Baby’s First Game: A Journey

A few years ago, I decided to make a sci-fi game. I had no experience in game design or development, or even story writing, but hot dog, I was gonna do it.

The motivation was simple:

  • I love video games
  • I love sci-fi
  • It was my childhood dream to work in the game industry but then I learned it suuuuucks (in general and for women in particular) so I stuck to the way better, 100% OK tech industry instead but anyway, this was my chance to do what I’d always wanted to do, on my own terms

Here’s the story of that journey: how I did it, and why. I hope this will inspire some of you to try writing your own games, too~

dang I love computers ! !

1. How I Did It

Originally I wanted to make a “real” game: something 3D where you can walk around, interact with a visual world, etc. Pretty much what you’d think of as a video game. This would involve having to learn about Unity, 3D modeling, animation, scripting, camera work…

It didn’t take long for me to realize this was too ambitious. I did spend some time getting into Unity and Blender, but then I got overwhelmed and stopped for a long time.

I focused back on the story, though “story” is a generous term. In the beginning it wasn’t much other than something sci-fi and dystopian. I had fun creating ~moodboards~, sick playlists, and all kinds of possible stories. I really liked the idea of a sinister plot: something about a government conspiracy and cults. At the time, I was heavily influenced by Warren Ellis’s Transmetropolitan and grimy movies like Blade Runner.

#mood

Periodically I’d come back to Unity, simplifying my game idea more and more. Rather than a typical 3D game, I could make a text-heavy 2D game, like an old-school isometric RPG. I could focus more on the story and less on mastering the deep mysteries of Blender.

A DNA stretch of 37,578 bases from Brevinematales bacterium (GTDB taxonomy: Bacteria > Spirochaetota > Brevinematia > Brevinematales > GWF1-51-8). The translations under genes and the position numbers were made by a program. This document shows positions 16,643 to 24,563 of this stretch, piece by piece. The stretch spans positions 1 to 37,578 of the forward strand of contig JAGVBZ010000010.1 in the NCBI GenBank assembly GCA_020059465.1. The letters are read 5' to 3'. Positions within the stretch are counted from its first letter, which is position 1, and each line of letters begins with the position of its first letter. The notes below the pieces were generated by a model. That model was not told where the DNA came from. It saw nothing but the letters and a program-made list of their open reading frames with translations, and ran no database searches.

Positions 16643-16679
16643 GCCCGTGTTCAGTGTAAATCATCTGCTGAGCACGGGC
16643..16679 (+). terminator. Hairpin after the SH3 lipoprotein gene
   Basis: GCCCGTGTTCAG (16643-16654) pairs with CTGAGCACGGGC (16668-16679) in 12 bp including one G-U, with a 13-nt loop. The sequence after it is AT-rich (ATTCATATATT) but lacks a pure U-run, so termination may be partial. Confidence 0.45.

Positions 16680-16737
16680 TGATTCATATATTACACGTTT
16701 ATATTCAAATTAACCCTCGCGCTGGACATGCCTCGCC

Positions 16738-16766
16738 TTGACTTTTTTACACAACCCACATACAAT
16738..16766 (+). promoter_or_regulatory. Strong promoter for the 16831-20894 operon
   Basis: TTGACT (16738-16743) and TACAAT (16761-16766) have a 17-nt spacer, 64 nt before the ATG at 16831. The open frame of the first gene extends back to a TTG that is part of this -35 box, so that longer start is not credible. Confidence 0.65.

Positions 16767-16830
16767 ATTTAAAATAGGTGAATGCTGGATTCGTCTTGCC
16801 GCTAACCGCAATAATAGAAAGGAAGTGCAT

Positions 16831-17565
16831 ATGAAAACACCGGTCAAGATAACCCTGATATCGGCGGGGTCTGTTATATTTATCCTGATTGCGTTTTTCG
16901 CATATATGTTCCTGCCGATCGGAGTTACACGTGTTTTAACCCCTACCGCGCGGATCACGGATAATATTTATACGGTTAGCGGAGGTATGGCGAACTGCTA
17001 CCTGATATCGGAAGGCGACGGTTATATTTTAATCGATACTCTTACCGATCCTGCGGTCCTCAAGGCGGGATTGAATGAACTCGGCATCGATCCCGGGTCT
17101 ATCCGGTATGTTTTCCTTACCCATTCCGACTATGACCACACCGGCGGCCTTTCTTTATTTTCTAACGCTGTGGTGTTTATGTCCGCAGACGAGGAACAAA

Unfortunately it turns out even this was too much. To this day I have no idea how to handle lots of dialogue and text in Unity, because I gave up (again). Instead I whittled my idea down even more and was left with the purest form of a game: the text adventure game.

all u need is a full alphanumeric symbol set and some magic

To hell with graphics! My game would be a glorified short story! I dropped Unity and started writing my own JavaScript-fueled nightmare: check out the commit messages to see how well that went. I managed to add lots of cool features but writing a story this way was not scalable. It soon became impossible to keep track of the plot, and forget about doing any major rewrites: moving just one piece of this Jenga helltower would make the whole thing collapse.

In case it’s not clear by now, making your first game is a guaranteed bad time.

Luckily though, there was another solution available: Twine. It’s software specifically for making text adventure games, and while it’s not perfect, it also ~is~. It’s much more visual than anything I was trying before, and it’s super easy to edit and change your story as you go along. It falters a bit around customization, but no one’s perfect.

Now that I could stop worrying about the implementation, I needed to write the damn story. Writing a text adventure story is a little challenging: at certain points, there can be multiple different ways to experience a scene. I wanted something that felt cohesive but also like your decisions mattered. I tried writing an actual short story in Google Docs, bullet points in a notebook, making things up on Twine… in the end what worked best for me was figuring out the overarching narrative from start to finish, then filling in the gaps as I went. Knowing where my story would end helped tremendously, and I’d highly advise nailing that down before you pull a Lost.

one game, multiple experiences

I did eventually come up with a story, but sometimes it still felt hard to write. Even though I knew what would happen, I needed it to matter, and to be interesting. I needed a reason to tell this story.